With shaking hands, Anne raised the newspaper to scrutinise again the ominous words.
‘No,’ she whispered, emotion gripping her throat. ‘Oh, Frederick, not this…’ Her voice broke and the tears she had tried so hard to hold back spilled down her cheeks as she bent over in her seat, her body shaking.
How long the torrent of emotion lasted, Anne was unsure, but eventually, she raised her head.
‘Just breathe. Try to breathe,’ she intoned, taking small gulps of air, then sinking back into her chair, the newspaper finally falling from her grasp.
Anne stared at her hands, stained with the print from the paper, which was damp from her outpouring of grief. She ought to wash them, repair the damage to her face, but her legs felt as though they would not support her.
Wearily, she stood, holding onto the arm of the chair, then stepped towards her bedside cabinet. Pulling out an old wooden box, which had once belonged to her mother, she unlocked it and stared at its contents: a couple of letters bound in ribbon, a faded rose, pressed between fine paper, some lines of poetry, and a small pebble shaped almost like a heart. This was all she possessed of her brief months with Frederick Wentworth.
Anne lifted out the small bundle of letters, pressing it to her lips as the memories made with him replayed in her mind. There were precious few, but she clung to them, forcing out the horror of what his last moments might have been like. To no avail; Anne’s heart betrayed her, winging its way towards his own, longing to have seen him just one more time, and wondering—foolish though the thought was—if Frederick had held any thoughts of her when the end came.
A knock on the servant’s door roused her, and Anne quickly returned the letters to the box as Elise entered with a tray.
‘Miss Bennet said you were unwell, Miss Anne.’ She placed the tray on a small table, and Anne wiped her eyes on her shawl. She had no appetite and no wish to be seen in her present state.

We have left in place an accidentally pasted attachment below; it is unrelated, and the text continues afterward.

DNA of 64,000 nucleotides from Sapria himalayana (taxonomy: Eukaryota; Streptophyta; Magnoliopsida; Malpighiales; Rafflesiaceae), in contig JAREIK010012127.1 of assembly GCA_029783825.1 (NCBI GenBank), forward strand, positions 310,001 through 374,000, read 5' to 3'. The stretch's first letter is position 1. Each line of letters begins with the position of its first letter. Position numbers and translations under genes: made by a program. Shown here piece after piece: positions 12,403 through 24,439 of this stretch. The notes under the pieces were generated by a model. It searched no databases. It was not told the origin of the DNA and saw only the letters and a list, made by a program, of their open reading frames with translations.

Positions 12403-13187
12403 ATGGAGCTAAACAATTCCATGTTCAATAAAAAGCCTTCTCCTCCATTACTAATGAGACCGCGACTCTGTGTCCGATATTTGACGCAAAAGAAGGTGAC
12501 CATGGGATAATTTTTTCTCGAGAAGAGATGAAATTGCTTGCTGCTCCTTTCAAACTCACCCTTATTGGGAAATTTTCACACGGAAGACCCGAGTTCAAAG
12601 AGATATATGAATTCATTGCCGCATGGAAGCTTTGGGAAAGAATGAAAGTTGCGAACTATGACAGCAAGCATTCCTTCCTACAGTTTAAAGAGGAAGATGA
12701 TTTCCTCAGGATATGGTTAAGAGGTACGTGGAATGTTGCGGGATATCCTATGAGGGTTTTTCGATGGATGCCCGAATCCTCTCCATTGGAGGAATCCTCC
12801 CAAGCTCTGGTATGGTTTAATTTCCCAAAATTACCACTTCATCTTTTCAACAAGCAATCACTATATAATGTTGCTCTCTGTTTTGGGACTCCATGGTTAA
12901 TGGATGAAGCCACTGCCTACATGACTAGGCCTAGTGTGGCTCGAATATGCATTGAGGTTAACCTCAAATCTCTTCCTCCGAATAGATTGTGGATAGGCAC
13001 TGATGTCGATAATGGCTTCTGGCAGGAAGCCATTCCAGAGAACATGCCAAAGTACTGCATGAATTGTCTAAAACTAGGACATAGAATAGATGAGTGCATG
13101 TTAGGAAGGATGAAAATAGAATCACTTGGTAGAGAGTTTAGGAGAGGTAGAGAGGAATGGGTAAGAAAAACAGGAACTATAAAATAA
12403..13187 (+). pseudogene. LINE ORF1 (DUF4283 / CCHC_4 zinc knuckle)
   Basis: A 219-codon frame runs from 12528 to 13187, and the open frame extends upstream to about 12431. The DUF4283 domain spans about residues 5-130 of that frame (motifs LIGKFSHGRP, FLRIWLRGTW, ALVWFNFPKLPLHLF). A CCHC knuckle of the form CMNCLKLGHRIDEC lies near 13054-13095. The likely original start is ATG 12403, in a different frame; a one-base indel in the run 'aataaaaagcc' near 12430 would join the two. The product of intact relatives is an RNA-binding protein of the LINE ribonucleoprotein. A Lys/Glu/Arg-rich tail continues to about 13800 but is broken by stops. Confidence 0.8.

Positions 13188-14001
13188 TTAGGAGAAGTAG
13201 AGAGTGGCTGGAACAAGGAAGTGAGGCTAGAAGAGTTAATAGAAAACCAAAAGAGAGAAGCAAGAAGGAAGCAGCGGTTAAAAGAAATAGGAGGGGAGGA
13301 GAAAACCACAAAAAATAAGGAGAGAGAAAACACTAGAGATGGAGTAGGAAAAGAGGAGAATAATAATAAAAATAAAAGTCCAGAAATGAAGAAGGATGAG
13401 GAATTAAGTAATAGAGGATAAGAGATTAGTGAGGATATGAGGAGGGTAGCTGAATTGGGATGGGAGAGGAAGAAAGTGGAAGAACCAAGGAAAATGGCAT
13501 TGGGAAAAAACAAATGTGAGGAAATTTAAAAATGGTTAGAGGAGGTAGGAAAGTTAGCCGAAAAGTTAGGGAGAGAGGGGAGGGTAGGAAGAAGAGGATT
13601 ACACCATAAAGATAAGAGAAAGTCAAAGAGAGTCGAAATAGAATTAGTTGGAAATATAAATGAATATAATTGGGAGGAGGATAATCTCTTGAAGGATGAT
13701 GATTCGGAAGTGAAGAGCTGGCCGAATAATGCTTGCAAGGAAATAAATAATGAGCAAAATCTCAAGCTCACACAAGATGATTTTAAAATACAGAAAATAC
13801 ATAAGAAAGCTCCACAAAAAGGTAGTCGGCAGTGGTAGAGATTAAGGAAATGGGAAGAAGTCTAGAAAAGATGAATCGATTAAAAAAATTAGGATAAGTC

Elise approached her warily. ‘May I fetch you anything? Would you like me to dress your hair? You have become a little…’
‘Dishevelled.’ Anne tried to pull herself together. ‘Thank you, Elise. I will tidy myself. You may go.’
Alone again, Anne approached the looking glass in the fading light. Her reflection stared back: pale cheeks, a pink nose, and clouded eyes, with wisps of hair hanging about her face. Then, she turned her back. What did it signify?
Ignoring the tray, Anne tried not to notice the discarded newspaper as she returned to the chair beside the fire. Perhaps she ought to try and see the Reverend Wentworth on the morrow, before he departed the West Country? They had rarely spoken in the intervening years, though he was the actual reason Frederick had even come into the county back in the year six. Did the reverend blame her for his brother’s never coming to stay again? Whatever his feelings, he had clearly received the intelligence of his brother’s demise much as Anne had.
Anne’s gaze drifted to the flames in the hearth and, hugging her shawl more closely about her, she curled up in her seat and tried to immerse herself in her happiest memories, those of walking in the grove on the arm of her commander.
Elizabeth could not escape soon enough from the dining room and, knowing both Sir Walter and Miss Elliot had no time for her presence, her excuse to call in on Anne was welcomed by all.